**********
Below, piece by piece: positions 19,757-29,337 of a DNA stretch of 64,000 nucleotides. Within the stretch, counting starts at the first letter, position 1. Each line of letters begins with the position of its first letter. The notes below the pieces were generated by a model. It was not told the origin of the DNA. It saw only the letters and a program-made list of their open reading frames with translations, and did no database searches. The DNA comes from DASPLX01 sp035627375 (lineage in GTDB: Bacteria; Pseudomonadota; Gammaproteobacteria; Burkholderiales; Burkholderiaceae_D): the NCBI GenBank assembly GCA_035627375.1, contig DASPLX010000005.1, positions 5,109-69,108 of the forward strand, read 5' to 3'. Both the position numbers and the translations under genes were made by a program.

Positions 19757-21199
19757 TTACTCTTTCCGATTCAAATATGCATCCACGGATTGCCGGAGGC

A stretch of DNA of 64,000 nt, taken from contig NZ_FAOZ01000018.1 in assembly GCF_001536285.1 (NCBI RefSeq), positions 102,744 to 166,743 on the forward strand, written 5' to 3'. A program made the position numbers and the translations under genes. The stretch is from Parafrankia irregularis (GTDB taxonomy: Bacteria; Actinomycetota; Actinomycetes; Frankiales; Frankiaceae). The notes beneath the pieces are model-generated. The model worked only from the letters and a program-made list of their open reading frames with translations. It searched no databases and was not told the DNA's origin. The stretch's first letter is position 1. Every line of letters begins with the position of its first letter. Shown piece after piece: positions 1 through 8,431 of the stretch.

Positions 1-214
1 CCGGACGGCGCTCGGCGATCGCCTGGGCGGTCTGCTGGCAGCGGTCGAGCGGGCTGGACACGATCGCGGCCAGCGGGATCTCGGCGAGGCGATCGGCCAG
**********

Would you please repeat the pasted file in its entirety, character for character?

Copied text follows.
Below, piece by piece: positions 19,757-29,337 of a DNA stretch of 64,000 nucleotides. Within the stretch, counting starts at the first letter, position 1. Each line of letters begins with the position of its first letter. The notes below the pieces were generated by a model. It was not told the origin of the DNA. It saw only the letters and a program-made list of their open reading frames with translations, and did no database searches. The DNA comes from DASPLX01 sp035627375 (lineage in GTDB: Bacteria; Pseudomonadota; Gammaproteobacteria; Burkholderiales; Burkholderiaceae_D): the NCBI GenBank assembly GCA_035627375.1, contig DASPLX010000005.1, positions 5,109-69,108 of the forward strand, read 5' to 3'. Both the position numbers and the translations under genes were made by a program.

Positions 19757-21199
19757 TTACTCTTTCCGATTCAAATATGCATCCACGGATTGCCGGAGGC

A stretch of DNA of 64,000 nt, taken from contig NZ_FAOZ01000018.1 in assembly GCF_001536285.1 (NCBI RefSeq), positions 102,744 to 166,743 on the forward strand, written 5' to 3'. A program made the position numbers and the translations under genes. The stretch is from Parafrankia irregularis (GTDB taxonomy: Bacteria; Actinomycetota; Actinomycetes; Frankiales; Frankiaceae). The notes beneath the pieces are model-generated. The model worked only from the letters and a program-made list of their open reading frames with translations. It searched no databases and was not told the DNA's origin. The stretch's first letter is position 1. Every line of letters begins with the position of its first letter. Shown piece after piece: positions 1 through 8,431 of the stretch.

Positions 1-214
1 CCGGACGGCGCTCGGCGATCGCCTGGGCGGTCTGCTGGCAGCGGTCGAGCGGGCTGGACACGATCGCGGCCAGCGGGATCTCGGCGAGGCGATCGGCCAG